this food thing

This Okonomiyaki: Recipe

Hello, Internet. Here’s the next thing we’re going to make — Okonomiyaki

Okonomiyaki is “a Japanese savory pancake containing a variety of ingredients. The name is derived from the word okonomi, meaning “how you like” or “what you like”, and yaki meaning “grill” […] Okonomiyaki is mainly associated with the Kansai or Hiroshima areas of Japan, but is widely available throughout the country. Toppings and batters tend to vary according to region.” And that says Wikipedia

Check out this beautiful picture. 


The first time I had okonomiyaki was in a Taiwanese night market. It was just starting to trend in Taiwan back then, and I was hooked right away. It’s got all the things I like to have in my mouth — savoury, creamy, saucy, Taiwanese cabbage… 



When I got back to Vancouver, I tried a plethora of different recipes to make an okonomiyaki that I’d be happy with. Countless heads of cabbages and tubs of Japanese mayonnaise later… Here I am blogging about it!

Okonomiyaki is essentially shredded cabbage covered in a flavourful batter, then garnished with a variety of toppings of your choosing, like corn, shrimps, seaweed, fish, meats … 

Most importantly though, it’s always finished off with a very generous dousing of okonomi sauce and Japanese mayonnaise



I love this recipe because you can have so much fun with it! You can use a variety of veggies inside, so you don’t feel so guilty about gulping that mayonnaise down. Shredded carrots and onions are my go-to choices. I also like to sneak in all sorts of ground nuts and seeds to up the health points. Ground flax, ground pumpkin, and ground almond are the usual suspects. You can also get creative with the okonomi sauce and mayo, and make some fun designs! Add an egg, add avocado, add meats and seafood, add anything you want! 

If you have some picky eaters at home, this is definitely a dish you can make and then, after they eat every last piece, point at them and say “HA! You don’t even know how healthy that was and how hard I tricked you!” 



Okonomiyaki (Japanese Savoury Pancake)
Serves 4
Sharing with you one of my family's favourites -- savoury veggie-stuffed okonomiyaki!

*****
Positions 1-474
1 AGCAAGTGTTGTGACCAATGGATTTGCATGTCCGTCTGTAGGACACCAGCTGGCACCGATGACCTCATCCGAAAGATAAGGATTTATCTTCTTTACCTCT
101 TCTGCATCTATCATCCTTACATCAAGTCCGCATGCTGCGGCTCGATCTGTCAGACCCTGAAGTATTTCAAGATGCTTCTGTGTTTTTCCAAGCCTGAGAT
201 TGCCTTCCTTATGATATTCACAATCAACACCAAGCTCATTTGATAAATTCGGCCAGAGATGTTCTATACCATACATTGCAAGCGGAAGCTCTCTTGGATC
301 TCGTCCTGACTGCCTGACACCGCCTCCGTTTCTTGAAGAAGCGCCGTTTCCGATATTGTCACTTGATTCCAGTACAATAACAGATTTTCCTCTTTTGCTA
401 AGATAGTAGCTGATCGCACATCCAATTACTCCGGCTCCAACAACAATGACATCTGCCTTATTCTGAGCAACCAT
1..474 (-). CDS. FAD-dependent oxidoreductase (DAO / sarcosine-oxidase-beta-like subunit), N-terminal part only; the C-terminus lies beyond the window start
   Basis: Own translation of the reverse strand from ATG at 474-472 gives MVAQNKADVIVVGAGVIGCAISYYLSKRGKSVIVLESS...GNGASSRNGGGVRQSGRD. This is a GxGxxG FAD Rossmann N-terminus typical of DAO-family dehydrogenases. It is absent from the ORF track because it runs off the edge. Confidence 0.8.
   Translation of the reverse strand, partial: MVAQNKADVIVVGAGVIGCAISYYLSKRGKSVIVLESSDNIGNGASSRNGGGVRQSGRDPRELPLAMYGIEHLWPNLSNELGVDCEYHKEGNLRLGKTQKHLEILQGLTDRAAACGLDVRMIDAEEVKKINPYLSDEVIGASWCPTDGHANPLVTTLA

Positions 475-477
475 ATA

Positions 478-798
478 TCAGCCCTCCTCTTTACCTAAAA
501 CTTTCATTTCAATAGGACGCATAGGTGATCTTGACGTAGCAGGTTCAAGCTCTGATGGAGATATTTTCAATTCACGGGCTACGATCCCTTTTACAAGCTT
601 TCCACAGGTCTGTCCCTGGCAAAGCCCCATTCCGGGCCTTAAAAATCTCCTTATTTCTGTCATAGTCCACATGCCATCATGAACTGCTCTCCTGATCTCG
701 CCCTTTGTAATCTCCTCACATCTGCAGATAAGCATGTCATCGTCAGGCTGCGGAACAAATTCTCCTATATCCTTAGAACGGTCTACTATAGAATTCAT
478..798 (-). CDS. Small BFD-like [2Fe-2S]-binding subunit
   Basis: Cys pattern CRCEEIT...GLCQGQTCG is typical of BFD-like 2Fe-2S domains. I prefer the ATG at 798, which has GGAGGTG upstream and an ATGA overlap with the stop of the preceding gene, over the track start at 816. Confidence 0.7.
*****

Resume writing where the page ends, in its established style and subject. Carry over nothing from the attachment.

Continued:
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Prep Time
25 min
Cook Time
15 min
Total Time
40 min
Prep Time
25 min
Cook Time
15 min
Total Time
40 min
For the pancake
  1. 4 cups Taiwanese cabbage, shredded (about half a head of cabbage) (Note 1)
  2. 1 cup carrot, shredded (about 1 medium sized carrot)
  3. 1/2 cup onion, shredded (about half an onion)
  4. 1/3 cup corn kernels (frozen or canned)
  5. 1/3 cup cheese, shredded
For the batter
  1. 1 1/2 cup flour
  2. 1/2 cup ground nuts and seeds of choice (Note 2)
  3. 1 egg
  4. 1 - 1 1/2 milk or liquid of choice (Note 3)
  5. 1 tsp Hondashi (Note 4)
  6. Salt and pepper
For cooking
  1. 1 tbsp olive oil
For the garnish
  1. Green onion, chopped
  2. Japanese mayonnaise (Kewpie Mayonnaise)
  3. Okonomi sauce (Note 5)
  1. 1. Prepare all the ingredients for the pancake. Mix it all together in a large bowl.
  2. 2. Mix all the ingredients for the batter together until well blended and no chunky bits remain.
  3. 3. Pour the batter mixture over the pancake ingredients and mix until well combined (all the vegetables should have some batter on it)
  4. 4. Heat the tablespoon of olive oil in a large flat frying pan over medium heat (~10 inches diameter)
  5. 5. Pour the ingredients into the pan. Spread and flatten the ingredients into a pancake form.
  6. 6. While the pancake is cooking, press down with a spatula to tamp the ingredients down as they cook.
  7. 7. Cook for 5 to 7 minutes, until a golden crust forms on the bottom (check by lifting a small corner with your spatula)
  8. 8. Flip the pancake (Note 6).
  9. 9. Cook for another 5 to 7 minutes until golden on the bottom.
  10. 10. Remove from pan. Garnish with okonomi sauce, Japanese mayonnaise, and green onion. You can also add any ingredients you like, such as cooked seafood, meats, or bonito flakes.
  1. Note 1: If you can't find Taiwanese cabbage, regular cabbage would work fine. Taiwanese cabbage is a bit sweeter and crisper.
  2. Note 2: You can use anything you like here. Some of my favourites are ground flax, ground pumpkin seeds, ground oats, and ground almond. You can use a mixture of different nuts and seeds to make a total of 1/2 cup.
  3. Note 3: You can use milk or any nut milks you like. Water is okay, but milk definitely makes it tastier. Add enough liquids to make a pancake/ white glue consistency.
  4. Note 4: Hondashi is a Japanese seasoning made of Bonito fish. It adds a savoury flavour, but can be omitted or replaced with bouillon powder.
  5. Note 5: You can usually find Japanese mayonnaise and okonomi sauce in Asian markets.
  6. Note 6: An easy way to successfully flip the pancake without breaking it is to cover the entire pancake with a large plate, flip the pancake out onto the plate (careful -- hot pan!), and then slide the uncooked side onto the pan again.
also there's this








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